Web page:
What is ray tracing? Simply put, ray tracing is a technique that makes light in video games behave like it does in real life. It works by simulating actual light rays, using an algorithm to trace the path that a beam of light would take in the physical world. Using this technique, game designers can make virtual rays of light appear to bounce off objects, cast realistic shadows, and create lifelike reflections. While the concept was first invented in 1969, the technology has taken a while to be fully realized as it takes huge computing power.
This level of power has been thought to be out of reach of mobile gaming on phones. Apple has announced that the iPhone 15 and iPhone 15 Pro are capable of running ray tracing natively from the hardware itself.
According to Apple publicity, the iPhone 15 Pro will have the 3-nanometer A17 Pro chip offering a new 6-core GPU and a faster Neural Engine. This basically means it is capable of driving a step-change in gaming capability. Apple says this actually makes the device a:
“…a ridiculously powerful mobile gaming machine”.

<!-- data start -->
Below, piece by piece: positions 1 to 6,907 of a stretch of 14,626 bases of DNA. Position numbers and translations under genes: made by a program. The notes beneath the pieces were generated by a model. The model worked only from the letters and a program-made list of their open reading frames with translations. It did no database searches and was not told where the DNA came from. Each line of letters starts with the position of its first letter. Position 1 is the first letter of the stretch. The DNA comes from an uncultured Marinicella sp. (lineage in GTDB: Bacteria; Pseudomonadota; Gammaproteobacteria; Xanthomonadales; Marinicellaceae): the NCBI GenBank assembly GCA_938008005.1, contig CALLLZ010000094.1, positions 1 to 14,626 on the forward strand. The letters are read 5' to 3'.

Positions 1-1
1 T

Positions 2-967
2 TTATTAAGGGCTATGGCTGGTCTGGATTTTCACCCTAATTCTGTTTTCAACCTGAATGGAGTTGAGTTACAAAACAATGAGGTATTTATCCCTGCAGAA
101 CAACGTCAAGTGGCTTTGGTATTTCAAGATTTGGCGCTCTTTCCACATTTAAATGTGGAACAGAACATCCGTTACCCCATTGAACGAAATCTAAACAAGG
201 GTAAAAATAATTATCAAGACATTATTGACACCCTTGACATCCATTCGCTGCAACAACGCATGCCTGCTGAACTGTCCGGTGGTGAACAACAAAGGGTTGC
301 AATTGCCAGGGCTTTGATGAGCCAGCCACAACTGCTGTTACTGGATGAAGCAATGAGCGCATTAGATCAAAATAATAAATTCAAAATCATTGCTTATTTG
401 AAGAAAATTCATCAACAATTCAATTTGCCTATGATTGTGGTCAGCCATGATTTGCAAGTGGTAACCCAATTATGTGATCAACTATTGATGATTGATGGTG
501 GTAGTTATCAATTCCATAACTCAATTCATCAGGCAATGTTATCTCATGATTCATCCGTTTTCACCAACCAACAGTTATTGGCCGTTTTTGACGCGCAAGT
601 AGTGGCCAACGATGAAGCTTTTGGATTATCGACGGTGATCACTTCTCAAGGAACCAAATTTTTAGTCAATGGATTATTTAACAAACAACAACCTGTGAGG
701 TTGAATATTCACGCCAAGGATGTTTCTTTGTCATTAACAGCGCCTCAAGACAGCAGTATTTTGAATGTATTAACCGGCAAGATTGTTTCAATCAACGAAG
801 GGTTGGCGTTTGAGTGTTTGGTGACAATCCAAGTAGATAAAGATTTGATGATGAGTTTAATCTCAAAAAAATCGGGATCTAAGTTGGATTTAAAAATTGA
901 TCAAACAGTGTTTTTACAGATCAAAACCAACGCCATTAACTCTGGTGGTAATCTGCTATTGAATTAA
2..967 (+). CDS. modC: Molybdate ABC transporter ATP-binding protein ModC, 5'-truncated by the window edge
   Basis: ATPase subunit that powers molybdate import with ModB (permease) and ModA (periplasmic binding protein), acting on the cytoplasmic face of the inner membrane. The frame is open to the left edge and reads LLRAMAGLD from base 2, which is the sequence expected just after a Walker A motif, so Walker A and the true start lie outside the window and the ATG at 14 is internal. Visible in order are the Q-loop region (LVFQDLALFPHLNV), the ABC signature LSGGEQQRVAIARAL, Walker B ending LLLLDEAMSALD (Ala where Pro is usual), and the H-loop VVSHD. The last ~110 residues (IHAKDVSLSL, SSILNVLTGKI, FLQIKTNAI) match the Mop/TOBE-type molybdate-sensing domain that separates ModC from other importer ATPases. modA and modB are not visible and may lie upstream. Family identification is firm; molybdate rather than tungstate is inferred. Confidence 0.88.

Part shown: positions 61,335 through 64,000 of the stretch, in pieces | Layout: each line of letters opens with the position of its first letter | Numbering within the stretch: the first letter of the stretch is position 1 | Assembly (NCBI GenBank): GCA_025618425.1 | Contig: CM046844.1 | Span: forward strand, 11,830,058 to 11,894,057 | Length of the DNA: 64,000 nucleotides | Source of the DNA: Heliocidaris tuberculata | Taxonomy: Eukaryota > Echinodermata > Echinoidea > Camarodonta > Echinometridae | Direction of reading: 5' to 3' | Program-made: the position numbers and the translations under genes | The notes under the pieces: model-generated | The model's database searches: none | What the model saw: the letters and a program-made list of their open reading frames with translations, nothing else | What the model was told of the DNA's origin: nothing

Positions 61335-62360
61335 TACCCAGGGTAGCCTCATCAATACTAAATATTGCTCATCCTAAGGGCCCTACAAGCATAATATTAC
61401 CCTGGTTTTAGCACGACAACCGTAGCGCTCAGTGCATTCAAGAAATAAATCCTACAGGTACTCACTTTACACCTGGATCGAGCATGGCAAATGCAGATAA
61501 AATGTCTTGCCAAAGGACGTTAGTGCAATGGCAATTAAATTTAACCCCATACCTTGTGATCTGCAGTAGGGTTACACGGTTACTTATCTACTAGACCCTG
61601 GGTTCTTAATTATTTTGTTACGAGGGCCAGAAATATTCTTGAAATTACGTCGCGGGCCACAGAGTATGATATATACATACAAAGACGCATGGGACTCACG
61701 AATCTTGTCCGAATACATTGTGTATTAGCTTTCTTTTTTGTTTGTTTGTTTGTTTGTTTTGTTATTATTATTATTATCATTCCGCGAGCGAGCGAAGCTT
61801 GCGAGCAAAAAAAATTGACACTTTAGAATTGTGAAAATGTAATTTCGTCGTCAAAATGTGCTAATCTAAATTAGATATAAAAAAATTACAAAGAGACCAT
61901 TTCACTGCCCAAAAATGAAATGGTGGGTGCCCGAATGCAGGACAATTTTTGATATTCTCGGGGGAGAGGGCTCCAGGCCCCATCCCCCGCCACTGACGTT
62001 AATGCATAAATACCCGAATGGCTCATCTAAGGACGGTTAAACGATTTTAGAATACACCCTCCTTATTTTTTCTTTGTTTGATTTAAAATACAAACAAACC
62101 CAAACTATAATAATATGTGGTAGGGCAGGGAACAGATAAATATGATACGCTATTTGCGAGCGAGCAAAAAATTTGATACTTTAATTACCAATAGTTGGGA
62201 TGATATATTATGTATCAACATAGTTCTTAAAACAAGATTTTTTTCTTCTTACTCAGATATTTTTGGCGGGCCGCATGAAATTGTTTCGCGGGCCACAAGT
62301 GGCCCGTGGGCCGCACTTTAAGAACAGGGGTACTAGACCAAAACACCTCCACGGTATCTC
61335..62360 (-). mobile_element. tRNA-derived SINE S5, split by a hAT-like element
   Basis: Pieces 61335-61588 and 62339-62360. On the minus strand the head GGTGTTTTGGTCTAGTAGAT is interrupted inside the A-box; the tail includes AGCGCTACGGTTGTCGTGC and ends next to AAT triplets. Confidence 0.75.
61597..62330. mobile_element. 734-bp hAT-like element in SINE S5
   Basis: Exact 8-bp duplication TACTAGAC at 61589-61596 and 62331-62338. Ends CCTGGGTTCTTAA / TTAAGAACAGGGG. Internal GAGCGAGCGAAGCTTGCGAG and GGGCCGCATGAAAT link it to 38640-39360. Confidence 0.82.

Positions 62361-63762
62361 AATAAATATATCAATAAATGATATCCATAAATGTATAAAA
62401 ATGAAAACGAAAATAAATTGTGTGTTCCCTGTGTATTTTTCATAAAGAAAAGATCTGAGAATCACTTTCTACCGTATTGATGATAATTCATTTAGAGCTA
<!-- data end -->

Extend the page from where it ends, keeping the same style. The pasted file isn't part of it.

They will use MetalFX Upscaling and mesh shading. We don’t know what that means, but according to the blurb this means more detailed environments while drawing less power. What we do know is that this will mean high-profile console and PC games, that seemed forever out of the reach of mobile games, can now be realized via mobile devices. First up is Capcom’s Resident Evil 4 remake and Resident Evil Village, plus Assassin’s Creed Mirage and The Division Resurgence. These will start to drop in Q1 2024.
Preorders for the new phones open on September 15th for a September 22nd release. Expect queues outside Apple stores and plenty of this kind of thing:
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